To start, I brought my water to a boil and cooked my noodles according to the package instructions. The original recipe called for rotini, but I also think cavatappi would work great here.

While the noodles cooked, I made the sauce. I melted butter in a pan and then added flour to create a roux. To that, I added the dried mustard and paprika, slowly stirring in 1 cup of milk, so that it could fully incorporate with the roux and remain thick.

Then, I added in the remaining 2 cups of milk slowly, along with the salt and a dash of Worcestershire sauce. I continued cooking the sauce, stirring occasionally for about 5 minutes more or so, until it thickened. I stirred in three-quarters of the cheese so it melted and became incorporated.

I drained the finished noodles and poured the cheese sauce on top, stirring until the noodles were fully covered. To serve, I spooned the mac ‘n’ cheese into bowls and topped each with a sprinkling of shredded cheese.

It was delicious! And so easy that I’ll definitely be adding it to my repertoire.

Creamy Spiral Mac 'n' Cheese

  • Servings: 4-6
  • Print

Ingredients

  • 16 oz uncooked spiral noodles (rotini or cavatappi)
  • ¼ cup butter
  • ¼ cup flour
  • ½ tsp mustard
  • ½ tsp paprika
  • 1 tsp salt
  • dash of Worcestershire sauce
  • 3 cups milk, divided
  • 2 cups sharp cheddar cheese, divided

Directions

  1. Add uncooked pasta to a large pot of boiling water. Cook 9-11 minutes, according to package directions.
  2. Meanwhile, in a medium saucepan set over medium heat, melt the butter. When butter has melted, stir in flour to create a roux.
  3. Slowly stir in 1 cup of milk along with the mustard and paprika. Stir and cook until the mixture thickens. Add the remaining 2 cups of milk and the salt and Worcestershire sauce. Cook and stir 5 minutes until has thickened.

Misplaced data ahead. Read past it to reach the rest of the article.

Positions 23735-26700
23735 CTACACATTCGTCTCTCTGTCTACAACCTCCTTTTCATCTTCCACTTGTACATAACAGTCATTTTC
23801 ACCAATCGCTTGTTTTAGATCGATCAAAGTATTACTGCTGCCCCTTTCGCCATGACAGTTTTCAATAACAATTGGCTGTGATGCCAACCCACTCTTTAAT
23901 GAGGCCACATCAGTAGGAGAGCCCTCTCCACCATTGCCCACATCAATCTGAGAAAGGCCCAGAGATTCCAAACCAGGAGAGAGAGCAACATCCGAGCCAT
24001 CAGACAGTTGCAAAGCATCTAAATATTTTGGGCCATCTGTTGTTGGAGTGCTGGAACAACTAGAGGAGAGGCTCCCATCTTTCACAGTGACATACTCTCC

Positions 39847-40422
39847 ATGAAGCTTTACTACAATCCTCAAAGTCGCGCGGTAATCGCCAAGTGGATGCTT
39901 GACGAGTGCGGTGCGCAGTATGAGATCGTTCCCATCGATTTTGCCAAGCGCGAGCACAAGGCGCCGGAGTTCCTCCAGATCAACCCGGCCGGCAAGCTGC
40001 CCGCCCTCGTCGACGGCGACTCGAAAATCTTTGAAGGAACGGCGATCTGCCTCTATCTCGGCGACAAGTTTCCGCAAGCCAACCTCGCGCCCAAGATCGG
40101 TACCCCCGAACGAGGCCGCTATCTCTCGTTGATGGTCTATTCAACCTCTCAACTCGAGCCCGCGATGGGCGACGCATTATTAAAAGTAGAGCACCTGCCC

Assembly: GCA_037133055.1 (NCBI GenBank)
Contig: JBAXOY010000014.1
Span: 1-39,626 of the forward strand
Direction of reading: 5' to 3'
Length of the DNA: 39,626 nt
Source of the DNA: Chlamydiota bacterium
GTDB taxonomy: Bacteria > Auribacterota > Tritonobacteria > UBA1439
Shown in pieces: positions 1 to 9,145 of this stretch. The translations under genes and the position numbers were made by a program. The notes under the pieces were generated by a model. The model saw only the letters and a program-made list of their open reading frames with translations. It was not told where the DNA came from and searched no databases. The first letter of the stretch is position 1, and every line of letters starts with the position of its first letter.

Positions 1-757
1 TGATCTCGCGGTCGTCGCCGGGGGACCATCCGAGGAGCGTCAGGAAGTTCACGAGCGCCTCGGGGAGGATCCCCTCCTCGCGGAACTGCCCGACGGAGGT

4. Stir in 1½ cups of the sharp cheddar cheese. Stir the sauce until the cheese has melted.
  5. Drain the pasta and return to large pot. Carefully pour the cheese sauce over the cooked pasta. Stir gently to combine the cheese sauce and pasta.
  6. Ladle the macaroni and cheese spirals into a large serving bowl and sprinkle with the remaining ½ cup of sharp cheddar cheese.
  7. Serve immediately.

Adapted from: Famished Fish

This post contains affiliate links. Full disclosure here.

book review, recipe

The Music Shop + French Onion Soup

If there are any music lovers out there, this book is for you. Rachel Joyce’s The Music Shop was similar in feel to The Storied Life of AJ Fikry, which I adored, except in place of a bookshop and bookworms you have a music shop and musicians (or at the very least, those who appreciate music). Though this book doesn’t hit shelves until January, I was lucky enough to get an early copy.

 

In a rundown neighborhood that smells of cheese and onion, in 1988, Frank is struggling to keep his music shop open. It is the age of the CD and though records are losing their appeal, Frank’s shop is something special. As a true connoisseur of music, he is able to recommend exactly the tracks his customers need, even if they didn’t know it was what they were looking for.

One day, a mysterious woman enters his shop, arousing the interest of the surrounding shop owners, who often congregate at Frank’s. He begins teaching her about music and everything begins to change. This novel has a wonderful, quirky set of characters and tells a heartwarming story. I only wish I was more into music, because I would have appreciated it that much more.

Though the book made the neighborhood’s pervasive smell of cheese and onion sound like a bad thing, I’ll admit it really just had me craving French onion soup. Full of caramelized onions and covered with melty cheese, nothing could be more delicious! I pulled out my trusty recipe from The Pioneer Woman, which I’ve been using for a few years now, and got to work creating my own cheesy, onion-y smells in the kitchen.

To start, I always slice my onions, since it takes a bit of time and I usually can’t finish slicing them all in the time it takes the butter to melt. I used 6 medium yellow onions, because that’s what I had on-hand, but if you’re buying them specifically for this recipe, you can substitute a few less large onions.

I melted a half stick of butter in my Dutch oven. (Ree uses a whole stick of butter, but over time I’ve adapted the recipe and use just half of that. Since we usually have leftovers, I’ve found that that much butter creates a pretty thick – and unappetizing – layer of solidified fat on top of the soup when it gets cold. It tastes just as good with half a stick, and is probably healthier too!)